Four Kings, but only one crown 

Three-day, four-stage mountain bike race as hard as it gets

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Whistler has played host to some truly challenging mountain bike events over the years, from the seven Samurai of Singletrack epics to rain-soaked 24 Hours of Adrenaline races, but this weekend's Four Kings — the successor to 2009's Four Jacks and 2010's Four Queens — may be the most diabolical of all.

With four stages packed into three days, the race challenges every type of mountain bike skill; technical descents in the Whistler Mountain Bike Park, long climbs and descents on scenic mountainsides, the treacherous ups and downs of Emerald's rhythm-busting "No Flow Zone."

As well, organizer Tony Horn went out of his way to make things more interesting. For example, one section is going to be staged after dark, while another is based on European Enduro races where only select sections of the course are timed. He's using a new trail in the high alpine of Whistler Mountain, breaking in new trails in the valley, going against the flow on some trail sections and generally mixing things up across the board.

"I tried, as much as possible, to include all the stuff I hadn't ridden before or hadn't ridden that much," he explained. "Even the time trial in Lost Lake is different. I've never done a time trial in there before, or an event at night, and it seemed like the perfect place to do that because people know the trails so well."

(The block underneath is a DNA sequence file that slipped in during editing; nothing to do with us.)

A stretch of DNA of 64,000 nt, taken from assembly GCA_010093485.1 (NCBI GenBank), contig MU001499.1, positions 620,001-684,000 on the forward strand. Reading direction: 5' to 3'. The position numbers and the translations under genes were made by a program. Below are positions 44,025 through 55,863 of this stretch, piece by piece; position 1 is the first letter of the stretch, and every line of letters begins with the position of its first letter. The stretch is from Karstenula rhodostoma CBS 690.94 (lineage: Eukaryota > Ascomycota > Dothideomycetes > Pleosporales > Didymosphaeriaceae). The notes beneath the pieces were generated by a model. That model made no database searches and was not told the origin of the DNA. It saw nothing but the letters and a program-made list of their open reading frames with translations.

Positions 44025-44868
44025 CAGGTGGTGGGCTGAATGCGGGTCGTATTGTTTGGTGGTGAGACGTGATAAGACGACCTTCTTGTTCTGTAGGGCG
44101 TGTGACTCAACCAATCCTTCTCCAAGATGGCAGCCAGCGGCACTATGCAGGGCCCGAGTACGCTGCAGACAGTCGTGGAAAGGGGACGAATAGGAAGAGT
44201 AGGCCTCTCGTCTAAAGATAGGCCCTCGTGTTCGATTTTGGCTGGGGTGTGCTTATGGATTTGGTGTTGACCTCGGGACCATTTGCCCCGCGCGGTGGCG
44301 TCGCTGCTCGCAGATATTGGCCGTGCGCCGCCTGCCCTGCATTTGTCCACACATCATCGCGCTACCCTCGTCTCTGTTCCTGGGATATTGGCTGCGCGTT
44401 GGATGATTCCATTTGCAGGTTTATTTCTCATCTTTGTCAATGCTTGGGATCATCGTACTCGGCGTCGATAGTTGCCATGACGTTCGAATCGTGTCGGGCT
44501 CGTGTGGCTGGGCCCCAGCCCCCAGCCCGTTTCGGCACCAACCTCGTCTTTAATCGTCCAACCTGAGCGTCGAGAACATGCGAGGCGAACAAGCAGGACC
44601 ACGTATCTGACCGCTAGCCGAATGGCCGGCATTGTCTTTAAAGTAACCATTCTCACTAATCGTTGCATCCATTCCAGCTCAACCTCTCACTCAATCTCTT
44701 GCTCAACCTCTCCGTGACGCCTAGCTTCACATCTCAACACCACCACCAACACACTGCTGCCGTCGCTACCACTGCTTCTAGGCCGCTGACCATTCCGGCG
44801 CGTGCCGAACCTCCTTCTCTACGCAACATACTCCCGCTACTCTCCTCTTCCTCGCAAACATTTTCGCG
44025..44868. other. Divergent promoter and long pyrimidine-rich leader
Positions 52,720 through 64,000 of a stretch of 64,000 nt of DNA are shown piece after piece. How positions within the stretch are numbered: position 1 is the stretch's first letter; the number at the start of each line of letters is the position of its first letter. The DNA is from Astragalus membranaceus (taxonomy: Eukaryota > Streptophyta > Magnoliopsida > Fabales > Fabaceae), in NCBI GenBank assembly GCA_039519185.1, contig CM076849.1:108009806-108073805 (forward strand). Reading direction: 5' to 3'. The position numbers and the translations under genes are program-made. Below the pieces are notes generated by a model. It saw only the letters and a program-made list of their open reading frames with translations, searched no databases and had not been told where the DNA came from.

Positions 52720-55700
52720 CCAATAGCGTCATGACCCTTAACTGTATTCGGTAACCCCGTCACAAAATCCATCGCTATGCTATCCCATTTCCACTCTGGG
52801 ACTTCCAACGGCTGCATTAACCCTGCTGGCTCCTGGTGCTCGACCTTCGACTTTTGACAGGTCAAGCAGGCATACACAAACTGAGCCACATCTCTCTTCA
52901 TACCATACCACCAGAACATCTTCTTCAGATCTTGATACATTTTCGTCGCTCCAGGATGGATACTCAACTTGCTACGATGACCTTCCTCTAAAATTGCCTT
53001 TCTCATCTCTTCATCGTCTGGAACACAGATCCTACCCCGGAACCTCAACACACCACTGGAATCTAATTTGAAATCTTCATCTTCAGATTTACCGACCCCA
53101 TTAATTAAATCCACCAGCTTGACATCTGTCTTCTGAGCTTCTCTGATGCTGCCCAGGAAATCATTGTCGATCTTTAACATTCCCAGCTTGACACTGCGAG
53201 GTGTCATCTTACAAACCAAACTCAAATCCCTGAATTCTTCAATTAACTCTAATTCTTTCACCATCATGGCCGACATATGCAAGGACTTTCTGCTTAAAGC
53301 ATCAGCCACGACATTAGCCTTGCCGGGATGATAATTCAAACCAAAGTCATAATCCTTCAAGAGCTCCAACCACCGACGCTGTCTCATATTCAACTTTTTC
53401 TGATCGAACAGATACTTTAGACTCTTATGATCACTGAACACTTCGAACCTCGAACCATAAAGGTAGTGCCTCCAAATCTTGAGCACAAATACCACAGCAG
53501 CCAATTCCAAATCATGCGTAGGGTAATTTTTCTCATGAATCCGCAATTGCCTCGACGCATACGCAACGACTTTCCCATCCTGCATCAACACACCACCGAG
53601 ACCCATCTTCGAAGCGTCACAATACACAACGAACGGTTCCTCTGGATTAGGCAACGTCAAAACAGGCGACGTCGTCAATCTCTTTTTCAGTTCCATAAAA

The event sold out all 120 spots within about 20 minutes of going on sale, despite the size of the challenge — or, more likely, because of it. There were about 40 people on the waitlist, prompting Horn to open the event up to let more people in. Now the race is full with about 165 riders taking part.

The overall winners of the event will be decided based on points, which are determined by a rider's placing on the different race stages rather than time.

Stage 1 is the "King Tubby Dub In The Dark" Time Trial, which takes place in Lost Lake Park after sundown on Friday, Sept. 7. While it's arguably the least technical portion of the race, the 18.6km route gets a little harder when you're using a headlamp.

Stage 2 is the Elvis "All Shook Up DH" in the Whistler Mountain Bike Park on Saturday morning. The ride is short but tough — especially when you get one bike and one set of tires to do the entire course, strictly enforced through "doping" control. The course includes the steep, off-camber rock of Schleyer, Lower Whistler Downhill and Lower Detroit Rock City and gets underway around 10 a.m.

Stage 3 is the "Yummy 500," named after racecar driver "King" Richard Petty, and gets underway Saturday afternoon. The first part of the race is a loop of Yummy Nummy/Foreplay with the uphill and downhill sections timed separately, with a short gap between timed sections for riders to catch their breath. By this point riders will be ranked, and will leave the start in groups of 10 along with riders they're closest to at that point of the race.


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